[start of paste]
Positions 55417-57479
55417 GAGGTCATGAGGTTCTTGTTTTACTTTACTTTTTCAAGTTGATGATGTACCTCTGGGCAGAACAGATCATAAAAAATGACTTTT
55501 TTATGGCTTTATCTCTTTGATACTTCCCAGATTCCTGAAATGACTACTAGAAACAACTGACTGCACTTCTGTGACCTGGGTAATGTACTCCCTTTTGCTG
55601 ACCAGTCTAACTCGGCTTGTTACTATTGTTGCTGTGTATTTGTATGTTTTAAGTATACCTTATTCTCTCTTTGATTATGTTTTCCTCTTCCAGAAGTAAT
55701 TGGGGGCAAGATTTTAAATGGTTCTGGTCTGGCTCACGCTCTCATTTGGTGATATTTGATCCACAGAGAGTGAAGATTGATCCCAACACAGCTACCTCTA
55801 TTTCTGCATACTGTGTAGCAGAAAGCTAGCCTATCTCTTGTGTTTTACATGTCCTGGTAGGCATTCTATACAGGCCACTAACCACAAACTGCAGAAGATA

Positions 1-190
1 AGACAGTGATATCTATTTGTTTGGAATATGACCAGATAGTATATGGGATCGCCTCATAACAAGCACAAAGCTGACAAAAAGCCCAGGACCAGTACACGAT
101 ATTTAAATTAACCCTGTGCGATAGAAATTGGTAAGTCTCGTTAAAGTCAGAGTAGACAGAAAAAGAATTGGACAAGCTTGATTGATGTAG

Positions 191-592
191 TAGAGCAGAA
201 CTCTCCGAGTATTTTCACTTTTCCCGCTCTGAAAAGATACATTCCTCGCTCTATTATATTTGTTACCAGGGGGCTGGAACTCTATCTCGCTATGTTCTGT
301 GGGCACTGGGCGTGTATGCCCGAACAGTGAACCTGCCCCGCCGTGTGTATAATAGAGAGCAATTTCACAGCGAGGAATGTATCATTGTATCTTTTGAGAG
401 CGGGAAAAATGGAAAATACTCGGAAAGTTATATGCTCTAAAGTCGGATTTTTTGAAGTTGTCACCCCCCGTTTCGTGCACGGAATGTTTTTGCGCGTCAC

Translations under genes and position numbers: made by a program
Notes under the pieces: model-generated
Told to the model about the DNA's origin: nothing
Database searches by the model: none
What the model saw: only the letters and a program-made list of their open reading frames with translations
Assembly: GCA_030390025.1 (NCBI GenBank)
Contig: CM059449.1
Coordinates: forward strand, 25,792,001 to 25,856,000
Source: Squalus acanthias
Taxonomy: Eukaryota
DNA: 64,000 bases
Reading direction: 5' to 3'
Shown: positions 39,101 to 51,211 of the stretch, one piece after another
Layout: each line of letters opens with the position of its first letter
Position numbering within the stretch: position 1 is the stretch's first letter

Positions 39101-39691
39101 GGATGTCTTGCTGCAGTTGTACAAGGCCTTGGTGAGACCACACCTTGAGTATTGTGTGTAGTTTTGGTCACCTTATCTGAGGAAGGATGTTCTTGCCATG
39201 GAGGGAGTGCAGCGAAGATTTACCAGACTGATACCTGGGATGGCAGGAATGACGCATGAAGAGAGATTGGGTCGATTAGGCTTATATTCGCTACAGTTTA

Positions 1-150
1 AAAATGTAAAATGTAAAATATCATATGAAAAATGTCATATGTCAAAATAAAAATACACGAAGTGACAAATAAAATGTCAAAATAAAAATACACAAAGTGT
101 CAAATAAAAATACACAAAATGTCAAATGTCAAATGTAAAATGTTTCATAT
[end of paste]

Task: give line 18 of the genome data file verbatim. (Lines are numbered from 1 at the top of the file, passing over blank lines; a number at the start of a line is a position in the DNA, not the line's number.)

Database searches by the model: none